Rabbits, Rabbits And More Rabbits!

Posted on March 22, 2018
Posted in Phil's Articles

Englewood Sun Logo By Phil Snyder, Executive Director Suncoast Humane Society

Guess what species of animal is the fastest growing on the pet-overpopulation charts? Then guess what animal ranks third in those turned into animal shelters, right behind dogs and cats? If you guessed rabbit and rabbit, you guessed correctly.

Why are so many turned into animal shelters? Number one, because most people do not know how to care for them and number two, their children have lost interest. And then there are those who were allowed to accidentally (or carelessly) breed and ended with too many rabbits.
Thirty three rabbits were brought to Suncoast Humane Society during 2017 and the shelter is on course to exceed that figure in 2018. Actually, as strange as it seems, nearly as many rabbits are turned in to the shelter as young puppies.

Animal shelters across the country receive Dutch Rabbits, Lop Eared, Lion Head, Angora and many of the other fifty varieties of domestic rabbits. All are beautiful creatures, but homeless.

And YIKES it isn’t even Easter yet, which is the kiss of death for many domestic rabbits. The large commercial Rabbit Mills, with conditions very similar to the more widely known Puppy Mills are already in full swing preparing to fill local pet stores with live Easter gifts. Over breeding, poor education regarding proper care, and too few homes, initiates the cruelty chain for domestic rabbits. Our nation continues to be a throw-away society for unwanted pets.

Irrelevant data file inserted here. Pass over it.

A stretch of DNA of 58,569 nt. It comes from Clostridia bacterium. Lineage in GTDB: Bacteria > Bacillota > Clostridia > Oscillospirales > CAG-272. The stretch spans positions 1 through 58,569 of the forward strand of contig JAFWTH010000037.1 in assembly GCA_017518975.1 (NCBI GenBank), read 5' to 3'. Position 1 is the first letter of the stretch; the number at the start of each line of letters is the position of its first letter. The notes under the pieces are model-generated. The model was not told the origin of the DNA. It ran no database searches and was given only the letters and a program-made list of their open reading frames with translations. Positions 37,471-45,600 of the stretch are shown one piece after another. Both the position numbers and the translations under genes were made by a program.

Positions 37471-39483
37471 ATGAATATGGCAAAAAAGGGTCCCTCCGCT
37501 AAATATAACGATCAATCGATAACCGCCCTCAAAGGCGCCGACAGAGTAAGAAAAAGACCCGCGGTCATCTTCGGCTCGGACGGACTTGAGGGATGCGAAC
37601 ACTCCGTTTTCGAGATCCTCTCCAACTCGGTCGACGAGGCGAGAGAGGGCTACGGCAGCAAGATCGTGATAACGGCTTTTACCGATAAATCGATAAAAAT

Along with their third place rating in popularity at shelters comes the sad fact that they have become the third most euthanized animal. Some shelters in highly populated areas are estimated to be forced to euthanize 80-90% of incoming rabbits, because of overbreeding and too few homes.
Bunnies can make great pets for those that study their needs, and know how to care for them. They definitely should be spay or neutered. They should be handled carefully and with kindness. Your house should be bunny proofed and chew protected.

What can you do to help slow down the growth of the homeless rabbit population?

  • Never purchase a rabbit, especially on a whim or for a child
  • Adopt from a shelter or rabbit rescue group
  • Always spay/neuter preventing unwanted births and to protect the rabbits birth
  • Don’t frequent pet stores that sell rabbits
  • Never turn a domestic rabbit loose in the wild. They are a completely different creature than their wild relatives.
  • Educate others on the suffering of the domestic rabbit

To learn more about proper care of the domestic rabbit and the plight and growing cruelties of these sensitive creatures, google House Rabbit Society. It is time to stop treating the domestic rabbit as a THIRD class citizen.

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